CB: So, what did you do after you received that mail from Dr. Carr?
AB: The initial set back did not deter me. I already started to become aware of my lack of business skills. So I offered Dr. Carr to work as an unpaid intern at Banc of America to gain experience and to learn more about the financial industry and the business. Dr. Carr finally relented and made me an offer to work as an unpaid intern in his group during the summer of 1999.
CB: What did you do during the internship?
AB: Upon my arriving, Dr. Carr told me that, "A bank is not a place to study. A bank is a place to make money. Be practical." This was probably the best piece of advice I could get. He gave me three tasks to help me get more familiar with finance and get closer to bankers. First, catalog and classify his books and papers on finance and at the same time flip through them. This way, believe it or not, I read tens of thousands of papers and other books that summer. Second, I helped test a piece of software, Sci-Finance, which would help traders to set and hedge exotic option prices. Thirdly, I answered math, statistics, and other quantitative modeling questions for equity, fixed income and options traders, and other investment bankers.
CB: Wow! That is a lot of reading for one summer. So, did you get a full time offer from Banc of America after your internship? What did you do after that?
AB: Yes, I got an offer for them, but then I had more than a year left to finish my PhD thesis, so I accepted an even better offer from Deutsche Bank next summer. I worked at Deutsche for three months in the summer of 2000. Then moved to Goldman Sachs for a while (where I gave seminars on finance theory to the quants, traders, and risk managers), then, after finishing my Ph.D., I took an offer from Merrill Lynch as the quant responsible for Convertible Bond valuation in their Global Equity Linked Products division in New York. I left Merrill after a few months to lead the North America's Equity Derivatives Risk Management division in Société Generale. So, basically, I came to GSB after getting some hardcore real-world experience in a string of top investment banks.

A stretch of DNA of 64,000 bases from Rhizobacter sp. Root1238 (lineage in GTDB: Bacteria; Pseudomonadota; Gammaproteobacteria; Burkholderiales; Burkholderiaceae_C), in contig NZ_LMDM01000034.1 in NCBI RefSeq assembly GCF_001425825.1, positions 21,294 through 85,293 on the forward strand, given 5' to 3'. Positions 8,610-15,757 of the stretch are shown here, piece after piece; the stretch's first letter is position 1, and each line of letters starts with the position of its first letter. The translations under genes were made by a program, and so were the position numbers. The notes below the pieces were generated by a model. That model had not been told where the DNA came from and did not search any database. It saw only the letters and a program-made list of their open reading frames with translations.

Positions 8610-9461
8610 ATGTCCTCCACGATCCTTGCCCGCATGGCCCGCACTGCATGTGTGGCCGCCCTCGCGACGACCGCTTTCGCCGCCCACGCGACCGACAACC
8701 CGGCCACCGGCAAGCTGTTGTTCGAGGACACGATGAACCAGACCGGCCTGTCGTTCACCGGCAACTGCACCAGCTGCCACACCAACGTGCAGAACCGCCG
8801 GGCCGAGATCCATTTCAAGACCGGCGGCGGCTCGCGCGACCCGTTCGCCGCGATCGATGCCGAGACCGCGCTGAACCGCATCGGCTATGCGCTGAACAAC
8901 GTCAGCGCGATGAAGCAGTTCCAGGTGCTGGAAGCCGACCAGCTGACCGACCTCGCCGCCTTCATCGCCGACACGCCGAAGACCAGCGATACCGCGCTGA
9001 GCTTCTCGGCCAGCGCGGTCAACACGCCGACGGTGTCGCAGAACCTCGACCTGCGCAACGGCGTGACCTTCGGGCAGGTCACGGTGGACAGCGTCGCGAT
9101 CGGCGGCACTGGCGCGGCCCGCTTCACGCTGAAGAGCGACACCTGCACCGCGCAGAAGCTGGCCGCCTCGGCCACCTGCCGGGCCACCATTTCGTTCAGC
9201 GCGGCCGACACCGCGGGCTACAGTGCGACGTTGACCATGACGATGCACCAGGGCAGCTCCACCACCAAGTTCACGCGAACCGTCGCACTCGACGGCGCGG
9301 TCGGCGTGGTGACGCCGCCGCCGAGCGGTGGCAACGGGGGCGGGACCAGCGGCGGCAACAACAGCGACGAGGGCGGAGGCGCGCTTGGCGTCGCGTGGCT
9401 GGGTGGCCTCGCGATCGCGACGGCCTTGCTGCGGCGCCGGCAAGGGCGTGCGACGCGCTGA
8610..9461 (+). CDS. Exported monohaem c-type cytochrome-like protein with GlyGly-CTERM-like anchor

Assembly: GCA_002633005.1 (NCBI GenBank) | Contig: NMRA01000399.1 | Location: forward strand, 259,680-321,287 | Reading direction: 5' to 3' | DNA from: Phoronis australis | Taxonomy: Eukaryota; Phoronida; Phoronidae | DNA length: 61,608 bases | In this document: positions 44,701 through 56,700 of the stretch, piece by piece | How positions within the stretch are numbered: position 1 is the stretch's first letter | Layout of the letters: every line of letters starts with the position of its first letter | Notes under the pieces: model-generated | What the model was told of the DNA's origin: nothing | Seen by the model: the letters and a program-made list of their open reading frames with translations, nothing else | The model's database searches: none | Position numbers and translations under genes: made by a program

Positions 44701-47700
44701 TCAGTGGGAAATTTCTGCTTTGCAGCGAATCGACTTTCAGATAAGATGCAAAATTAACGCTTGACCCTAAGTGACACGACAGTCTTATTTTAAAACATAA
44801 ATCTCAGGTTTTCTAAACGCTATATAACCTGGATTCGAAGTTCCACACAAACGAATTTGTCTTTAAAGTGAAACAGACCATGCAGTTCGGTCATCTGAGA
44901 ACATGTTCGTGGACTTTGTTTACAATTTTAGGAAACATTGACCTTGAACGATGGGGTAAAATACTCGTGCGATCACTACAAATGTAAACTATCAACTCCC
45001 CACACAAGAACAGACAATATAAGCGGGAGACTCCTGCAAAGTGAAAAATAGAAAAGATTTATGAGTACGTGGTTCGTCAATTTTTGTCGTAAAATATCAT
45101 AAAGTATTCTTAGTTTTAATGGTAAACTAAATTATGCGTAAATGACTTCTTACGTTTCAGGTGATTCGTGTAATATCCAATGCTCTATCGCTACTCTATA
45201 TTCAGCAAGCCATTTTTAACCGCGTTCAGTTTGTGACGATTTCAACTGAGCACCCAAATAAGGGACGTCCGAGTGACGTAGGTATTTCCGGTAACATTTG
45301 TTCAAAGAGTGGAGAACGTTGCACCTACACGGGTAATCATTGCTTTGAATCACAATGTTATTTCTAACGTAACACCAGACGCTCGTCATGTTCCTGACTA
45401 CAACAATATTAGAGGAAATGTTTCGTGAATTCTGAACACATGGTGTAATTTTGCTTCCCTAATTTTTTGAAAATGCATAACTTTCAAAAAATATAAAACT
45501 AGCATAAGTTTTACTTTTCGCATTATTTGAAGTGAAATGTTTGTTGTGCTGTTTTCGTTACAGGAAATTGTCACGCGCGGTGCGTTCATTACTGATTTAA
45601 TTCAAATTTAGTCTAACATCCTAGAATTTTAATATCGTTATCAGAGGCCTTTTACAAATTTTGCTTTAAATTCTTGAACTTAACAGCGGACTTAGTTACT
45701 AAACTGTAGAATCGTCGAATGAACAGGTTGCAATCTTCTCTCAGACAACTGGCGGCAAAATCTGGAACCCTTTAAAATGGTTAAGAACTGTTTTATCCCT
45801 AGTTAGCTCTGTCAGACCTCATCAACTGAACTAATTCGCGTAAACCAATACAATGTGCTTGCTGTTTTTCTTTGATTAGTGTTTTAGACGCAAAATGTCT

CB: Are there any 'special' moments on Wall Street that you would like to talk about?
AB: Sure, there are many. But one that stands out is the day I started my internship at Banc of America. As is the norm in grad school or academia, I felt that I had to introduce myself to my colleagues. So, on my very first day of internship, I took the elevator to the floor where the top bosses of the bank had offices. I completely ignored the secretary at the front desk, knocked on the CEO and CFO's door, walked in, and briefly introduced myself. Little did I know that this was not the norm in the business world!!! Shortly thereafter, Dr. Carr called me and advised that I stick to my cube instead of 'just wandering around'! In retrospect, that was quite an experience!
CB: What made you interested in teaching after working for top dollar on Wall Street?
AB: You mean to say that professors here don't get paid top dollar? (laughs)
I always planned to be in academia. To be totally honest with you, I never liked the culture of Wall Street. Much of the high profile business in Wall Street heavily relies on the academic finance research, but, after all, they are there to make money, not to cultivate knowledge. One must have two qualities to succeed well in this financial business: First, one must have a solid knowledge on the strengths and limitations of financial models (and the theory), which comes from cutting edge academic research, and second, one must have the skills to translate the academic knowledge into a money-making machine. I was good in the first category, but not as good in the second. ...